Under the enrolled bill doctrine, the signing of a bill by both the Speaker of the House of Representatives and the President of the Senate and the certification by the secretaries of both Houses of Congress that the bill was passed on a certain date are conclusive on the bill’s due enactment. Assuming there is a conflict between the enrolled bill and the legislative journal, to the effect that the enrolled bill signed by the Senate President and eventually approved by the President turned out to be different from what the Senate actually passed as reflected in the legislative journal.
(a) May the Senate President disregard the enrolled bill doctrine and consider his signature as invalid and of no effect? (2.5%)
(b) May the President thereafter withdraw his signature? Explain your answer. (2.5%)
(a) Yes. Under jurisprudence, in one case involving the withdrawal of the signature of the Senate President in an enrolled bill which then passed into law after signing by the President, it was held to be valid resulting in the bill being not duly enacted and therefore did not become law.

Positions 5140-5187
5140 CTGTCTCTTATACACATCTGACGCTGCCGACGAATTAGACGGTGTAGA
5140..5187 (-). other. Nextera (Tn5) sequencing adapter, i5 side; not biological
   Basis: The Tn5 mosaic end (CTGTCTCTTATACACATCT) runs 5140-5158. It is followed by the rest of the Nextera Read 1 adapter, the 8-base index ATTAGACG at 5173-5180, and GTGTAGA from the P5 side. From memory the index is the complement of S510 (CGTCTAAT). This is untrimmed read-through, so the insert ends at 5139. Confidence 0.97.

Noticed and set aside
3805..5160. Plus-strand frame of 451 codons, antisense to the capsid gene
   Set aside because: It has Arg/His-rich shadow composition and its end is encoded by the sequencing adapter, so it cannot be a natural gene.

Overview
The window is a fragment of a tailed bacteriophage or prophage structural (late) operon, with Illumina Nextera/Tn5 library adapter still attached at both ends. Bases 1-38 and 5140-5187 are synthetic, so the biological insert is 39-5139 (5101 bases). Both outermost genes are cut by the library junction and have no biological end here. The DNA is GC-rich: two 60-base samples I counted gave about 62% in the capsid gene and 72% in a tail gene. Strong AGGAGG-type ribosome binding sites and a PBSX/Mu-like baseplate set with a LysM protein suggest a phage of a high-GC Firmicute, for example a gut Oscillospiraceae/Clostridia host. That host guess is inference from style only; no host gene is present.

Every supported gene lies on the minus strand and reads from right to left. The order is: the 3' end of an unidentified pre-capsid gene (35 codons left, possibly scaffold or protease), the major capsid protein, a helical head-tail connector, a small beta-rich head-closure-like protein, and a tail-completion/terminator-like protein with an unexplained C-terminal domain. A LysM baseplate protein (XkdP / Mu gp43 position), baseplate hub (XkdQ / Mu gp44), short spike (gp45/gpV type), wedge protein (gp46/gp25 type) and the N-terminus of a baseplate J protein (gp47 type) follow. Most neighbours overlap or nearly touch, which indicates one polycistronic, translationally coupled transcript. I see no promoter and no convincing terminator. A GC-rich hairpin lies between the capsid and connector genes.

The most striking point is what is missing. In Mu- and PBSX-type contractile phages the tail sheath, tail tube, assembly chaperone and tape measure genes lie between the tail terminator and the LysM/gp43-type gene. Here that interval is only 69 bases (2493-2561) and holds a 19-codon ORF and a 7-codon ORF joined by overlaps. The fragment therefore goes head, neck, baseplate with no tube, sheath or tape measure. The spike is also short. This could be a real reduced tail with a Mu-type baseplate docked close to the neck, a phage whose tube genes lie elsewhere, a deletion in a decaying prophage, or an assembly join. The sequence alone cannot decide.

(b) Yes. Under the same jurisprudence earlier mentioned, the withdrawal of the signature of the President on a bill which became a law was held to be valid resulting in the same not having passed and thus did not become a law. It was stated therein that perpetuating the error would be to sacrifice truth to fiction and bring about mischievous consequences not intended by the law-making body.